Providing effective mental health supports for university and college students, both on and off campus, is one of the most pressing issues on postsecondary campuses today.
With 75 per cent of mental health issues beginning by 24 years of age, postsecondary students are particularly vulnerable, and ensuring they have access to timely, effective and accessible services requires collective action.
Ontario’s universities, in partnership with colleges and student advocacy groups, recently brought together students, government and mental health-care organizations, at a Queen’s Park event, to hear lived experiences from students, and engage in solutions-focused discussions around a comprehensive approach to student mental health.
This event launched In It Together 2020: Foundations for Promoting Mental Wellness in Campus Communities – a joint report by the province’s postsecondary institutions and student advocacy groups. In It Together calls for a whole-of-community approach to mental health, meaning more collaboration between government and stakeholders to create better outcomes for students, and ultimately all Ontarians.
In It Together 2020 builds on In It Together 2017: Taking Action on Student Mental Health, and advocates for community-based and on campus mental health services, transitional programming for students as they enter postsecondary and timely access to care.
University and college students represent a unique population that includes youth under 25, as well as mature learners and adults who have experienced significant life events, such as job displacement. Their needs and challenges – from living between a campus community and a home community to facing the pressures of postsecondary education – require targeted services.
Before introducing the four student panelists, Catherine Dunne, President of the Ontario Undergraduate Student Alliance (OUSA), and Jecema Hewitt Vasil, President of the College Student Alliance (CSA), spoke to this need and highlighted the importance of supports that help students navigate the mental health-care system, as well as, raising awareness and fostering resiliency among kids before they reach postsecondary.
Panelist Katlyn, a third-year student at Laurentian University, echoed their comments.
“It’s something we need to be speaking about when kids are young so that they are able to recognize that they are not alone, that their feelings are normal and that they get the support they need,” said Katlyn, who serves as Vice-President, Education for the Students’ General Association at Laurentian and is a Steering Committee member with OUSA.
Megan, a fourth-year student at the University of Waterloo and Councillor and Director for the Waterloo Undergraduate Student Association, also highlighted the need for early intervention.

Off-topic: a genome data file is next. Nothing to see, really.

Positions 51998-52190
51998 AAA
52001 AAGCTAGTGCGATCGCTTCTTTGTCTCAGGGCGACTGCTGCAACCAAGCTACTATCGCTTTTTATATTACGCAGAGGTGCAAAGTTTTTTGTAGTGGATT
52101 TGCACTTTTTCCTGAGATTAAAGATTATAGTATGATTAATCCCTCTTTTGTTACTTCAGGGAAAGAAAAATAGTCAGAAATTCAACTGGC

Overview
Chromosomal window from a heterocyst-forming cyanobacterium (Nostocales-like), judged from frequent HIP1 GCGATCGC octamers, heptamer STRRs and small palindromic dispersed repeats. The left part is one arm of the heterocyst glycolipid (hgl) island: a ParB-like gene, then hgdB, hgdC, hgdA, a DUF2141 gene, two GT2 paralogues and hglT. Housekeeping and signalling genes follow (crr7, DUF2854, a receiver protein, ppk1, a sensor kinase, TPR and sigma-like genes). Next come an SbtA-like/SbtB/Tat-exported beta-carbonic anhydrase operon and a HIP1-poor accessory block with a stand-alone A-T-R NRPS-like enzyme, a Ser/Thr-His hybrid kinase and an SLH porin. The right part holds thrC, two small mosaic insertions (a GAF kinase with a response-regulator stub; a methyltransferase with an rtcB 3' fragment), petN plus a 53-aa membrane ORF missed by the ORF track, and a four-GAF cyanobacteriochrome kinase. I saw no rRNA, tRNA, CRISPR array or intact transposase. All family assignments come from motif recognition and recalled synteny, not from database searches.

“I ask you to consider what you might not be seeing, even in our brightest and most involved students. I have experienced the systemic lack of knowledge and support that affects our young people and I hope that we can work together to make sure they aren’t left behind.”
Both Chloe, a mature student at Fleming College, and M.C., Cambrian College Student Council President, discussed the importance of an effective, easy-to-navigate system for students.
“[Mental health] is something that affects us all and needs to be supported and recognized so that people don’t fall through the cracks,” said Chloe, who serves as Board Director for both the college’s Student Administrative Council and CSA. “I don’t know where I would be if I didn’t have the support from CICMH [Centre for Innovation in Campus Mental Health], from Four County Crisis Centre, my counselling department at school and from my fellow board members.”
“It was my network, the people in my college who helped me connect with what I needed, and without them I would not have known how to access services,” said M.C.
These initiatives require a whole-of-community approach – one that brings together postsecondary, government, health-care providers and community agencies to ensure Ontarians are supported from K-12 to postsecondary and into adulthood.
Ross Romano, Minister of Colleges and Universities, after hearing from the panelists, reinforced the importance of bringing awareness to mental health and ensuring that the supports are not only present but that students know where to find them.
MPP Chris Glover, Critic for Colleges and Universities, and MPP Michael Schreiner, Leader of the Green Party, also underscored the commitment and collaborative approach needed for all parties to rally together for better mental health supports in our communities.
“We are proud to be working together on this whole-of-society issue, to advocate on behalf our students, ensuring that services are made available for students at all stages of their lives,” said David Lindsay, President and CEO of the Council of Ontario Universities.
Key Facts about Student Mental Health
- 75% of mental health issues begin before the age of 24.
- Between 2011-12 and 2017-18, the total number of university students registering a mental health disability as their primary disability increased by 151%, while several universities are reporting an increase of more than 200%.
- This increase in demand has occurred even though the total number of students enrolled at Ontario’s universities only rose by 11% during this time.
- According to data from 10 Ontario universities, 90% of university health services had a top diagnostic code that was mental-health related in 2018-19.